Firms could use Facebook pictures to discriminate against employees with genetic diseases, scientists warn

Sarah Knapton
Profile pictures could reveal what genetic diseases users are suffering  - Bloomberg

Companies could use Facebook pictures to discriminate against employees with genetic diseases using AI, scientists fear, after showing that algorithms can spot rare conditions.

Developers at US biotech company FDNA have developed a programme which outperforms humans at diagnosing genetic syndromes by looking at slight variations in face shape.

The face analysis programme, known as DeepGestalt, could in future assist the diagnosis of rare disorders such as Fragile X which brings a long narrow face and prominent ears, or angelman syndrome, which is characterised by a prominent chin, deep set eyes and wide mouth.

But the researchers warn that the technology could be open to abuse from employers who could use it to filter out workers who are less healthy and may take more time off, or need greater support.

Profile pictures are now widely available on social media sites, such as Facebook or Instagram. 

The programme uses facial mapping to spot rare diseases 

Writing in the journal Nature Medicine, the team warns: “Unlike genomic data, facial images are easily accessible.

“Employers could potentially analyse facial images and discriminate based on the probability of individuals having pre-existing conditions or developing medical complications.”

The team trained the software using more than 17,000 facial images of patients with more than 200 different genetic disorders.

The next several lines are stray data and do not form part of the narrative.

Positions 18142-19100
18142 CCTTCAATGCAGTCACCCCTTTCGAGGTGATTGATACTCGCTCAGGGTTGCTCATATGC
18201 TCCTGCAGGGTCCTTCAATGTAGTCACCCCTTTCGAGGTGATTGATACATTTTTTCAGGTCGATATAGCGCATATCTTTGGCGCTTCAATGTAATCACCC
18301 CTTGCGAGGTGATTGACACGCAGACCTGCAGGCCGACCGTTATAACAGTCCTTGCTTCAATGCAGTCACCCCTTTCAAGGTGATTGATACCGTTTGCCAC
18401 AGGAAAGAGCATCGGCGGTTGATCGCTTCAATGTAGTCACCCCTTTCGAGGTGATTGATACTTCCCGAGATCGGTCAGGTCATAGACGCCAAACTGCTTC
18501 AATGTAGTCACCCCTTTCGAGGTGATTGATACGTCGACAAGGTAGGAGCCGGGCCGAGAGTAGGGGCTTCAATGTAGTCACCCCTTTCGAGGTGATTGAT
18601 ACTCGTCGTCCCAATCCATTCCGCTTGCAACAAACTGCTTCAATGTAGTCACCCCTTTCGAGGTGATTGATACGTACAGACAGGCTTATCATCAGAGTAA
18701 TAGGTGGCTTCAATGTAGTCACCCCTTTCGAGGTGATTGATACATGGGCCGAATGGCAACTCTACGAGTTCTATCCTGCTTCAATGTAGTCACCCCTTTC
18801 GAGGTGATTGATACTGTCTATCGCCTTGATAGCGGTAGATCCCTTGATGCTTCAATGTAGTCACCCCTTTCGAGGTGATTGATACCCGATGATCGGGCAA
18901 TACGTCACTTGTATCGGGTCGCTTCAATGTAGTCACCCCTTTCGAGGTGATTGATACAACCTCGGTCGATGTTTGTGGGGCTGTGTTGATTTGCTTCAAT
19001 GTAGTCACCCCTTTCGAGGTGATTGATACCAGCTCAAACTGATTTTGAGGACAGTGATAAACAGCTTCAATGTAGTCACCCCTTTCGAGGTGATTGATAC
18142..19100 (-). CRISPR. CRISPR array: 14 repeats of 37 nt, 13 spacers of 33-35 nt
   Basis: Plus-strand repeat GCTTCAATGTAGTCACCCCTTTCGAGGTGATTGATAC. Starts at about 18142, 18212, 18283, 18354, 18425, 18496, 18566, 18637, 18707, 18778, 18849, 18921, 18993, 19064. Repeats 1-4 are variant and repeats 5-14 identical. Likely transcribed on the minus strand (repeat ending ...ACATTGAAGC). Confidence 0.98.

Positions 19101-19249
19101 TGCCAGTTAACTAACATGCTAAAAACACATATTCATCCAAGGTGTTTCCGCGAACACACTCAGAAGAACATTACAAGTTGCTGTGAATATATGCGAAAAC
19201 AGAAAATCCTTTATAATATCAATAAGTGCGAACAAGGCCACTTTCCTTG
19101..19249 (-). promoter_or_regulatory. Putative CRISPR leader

In subsequent tests DeepGestalt successfully included the correct syndrome in its top 10 list of suggestions 91 per cent of the time, out-performeding clinical experts in three separate trials.

Many genetic disorders are associated with distinct facial features. Some are easily recognisable while others are harder to spot.

People with Williams syndrome, for instance, have short, upturned noses and mouths, a small jaw and a large forehead.

Well-known features associated with Down's syndrome include almond-shaped eyes, a round, flat face, and a small nose and mouth.

Study co-author Dr Karen Gripp, from FDNA said: “This is a long-awaited breakthrough in medical genetics that has finally come to fruition.

“With this study, we've shown that adding an automated facial analysis framework, such as DeepGestalt, to the clinical workflow can help achieve earlier diagnosis and treatment, and promise an improved quality of life."

Yaron Gurovich, chief technology office at FDNA and first author of the research added: “The increased ability to describe physical characteristics in a standardised way opens the door to future research and applications, and the identification of new genetic syndromes.”